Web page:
Methodist Church Defrocks a Pastor Who Officiated at His Son's Gay Wedding

The United Methodist church defrocked the Rev. Frank Schaefer after the pastor refused to either voluntarily give up his credentials, or recant his support of same-sex marriage

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Following a high-profile internal trial last month, the United Methodist Church announced today that they have defrocked the Rev. Frank Schaefer because the pastor refused to either voluntarily give up his credentials, or recant his support of same-sex marriage in defiance of church regulations. The Associated Press reported the decision on Thursday, citing a spokesperson for the United Methodist church. Schaefer is expected to address the decision later in the day at an afternoon press conference.

The United Methodist Church's Book of Discipline bans the ordination of LGBT individuals and bars clergy from participating in the officiation of same-sex weddings. Schaefer went against that latter provision several years ago when he agreed to perform the wedding of one of his sons. The ceremony went unchallenged by church officials and members of his own congregation until earlier this year, when the Church decided to hold a three-day trial to determine Schaefer's future. The pastor was placed on a 30-day suspension, during which he was supposed to determine whether he could agree to uphold the regulations in the Book of Discipline, including those discriminating against LGBT individuals. If not, the church wanted Schaefer to voluntarily resign. On Monday, Schaefer said he would do neither. Here's an excerpt from his statement:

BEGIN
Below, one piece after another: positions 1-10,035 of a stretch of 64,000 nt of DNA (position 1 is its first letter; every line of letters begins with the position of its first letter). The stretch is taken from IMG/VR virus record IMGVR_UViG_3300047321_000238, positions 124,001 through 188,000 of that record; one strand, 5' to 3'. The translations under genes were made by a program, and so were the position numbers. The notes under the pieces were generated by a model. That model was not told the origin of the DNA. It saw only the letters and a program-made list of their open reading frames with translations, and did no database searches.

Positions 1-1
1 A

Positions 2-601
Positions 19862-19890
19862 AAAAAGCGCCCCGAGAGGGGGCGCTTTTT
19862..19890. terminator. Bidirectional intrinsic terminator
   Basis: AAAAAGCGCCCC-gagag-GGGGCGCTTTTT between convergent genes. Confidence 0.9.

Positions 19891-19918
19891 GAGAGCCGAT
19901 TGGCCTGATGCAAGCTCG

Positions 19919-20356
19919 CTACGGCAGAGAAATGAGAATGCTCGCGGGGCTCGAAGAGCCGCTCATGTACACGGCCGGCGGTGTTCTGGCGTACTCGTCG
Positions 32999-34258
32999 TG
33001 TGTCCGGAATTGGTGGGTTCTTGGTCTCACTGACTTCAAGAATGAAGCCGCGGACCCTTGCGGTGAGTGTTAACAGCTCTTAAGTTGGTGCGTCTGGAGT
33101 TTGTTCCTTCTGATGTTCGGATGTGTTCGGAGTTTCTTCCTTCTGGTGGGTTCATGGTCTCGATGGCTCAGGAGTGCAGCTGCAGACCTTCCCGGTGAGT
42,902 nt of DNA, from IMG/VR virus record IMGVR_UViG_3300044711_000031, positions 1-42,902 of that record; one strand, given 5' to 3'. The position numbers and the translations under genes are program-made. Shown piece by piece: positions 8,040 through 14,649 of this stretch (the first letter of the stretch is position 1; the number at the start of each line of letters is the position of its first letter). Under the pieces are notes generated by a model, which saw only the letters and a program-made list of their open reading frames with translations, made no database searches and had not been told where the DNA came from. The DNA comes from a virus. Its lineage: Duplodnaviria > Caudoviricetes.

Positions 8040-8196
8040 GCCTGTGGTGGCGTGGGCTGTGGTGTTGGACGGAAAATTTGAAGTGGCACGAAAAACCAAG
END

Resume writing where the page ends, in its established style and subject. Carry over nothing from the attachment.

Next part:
My honest answer has to be: No, I cannot uphold the Book of Discipline in its entirety. In fact, I don’t believe anybody can. It’s impossible to uphold the Discipline in its entirety because it is filled with competing and contradictory statements...Frankly, my conscience does not allow me to uphold the entire Discipline because it contains discriminatory provisions and language that is hurtful and harmful to our homosexual brothers and sisters. It denies them their full humanity.

The issue of LGBT acceptance in the Methodist church is a contentious one. The Discipline regulations remain on the books, but many, including Schaefer, would like to see them changed. Dozens of clergy members ended up writing a letter to Schaefer's Bishop, Peggy Johnson of the Eastern Pennsylvania Conference of the United Methodist Church, in support of Schaefer as the end of his suspension approached. That letter prompted Johnson to admit that the church's policy contains " discriminatory " statements against LGBT individuals:

Several statements in our Book of Discipline are discriminatory (forbidding ordination of homosexual persons, forbidding the performing of same-gender marriages and considering the practice of homosexuality incompatible with Christian teaching). There appears to be contradictions between the many affirming statements and these statements. This has led to confusion by many from outside of the church wondering how we can talk out of two sides of our mouth.

"Church trials around the chargeable offenses that relate to the LGBT community are not helpful," Johnson added, "They use time, resources and energy that could be better used for the ministry of the church."

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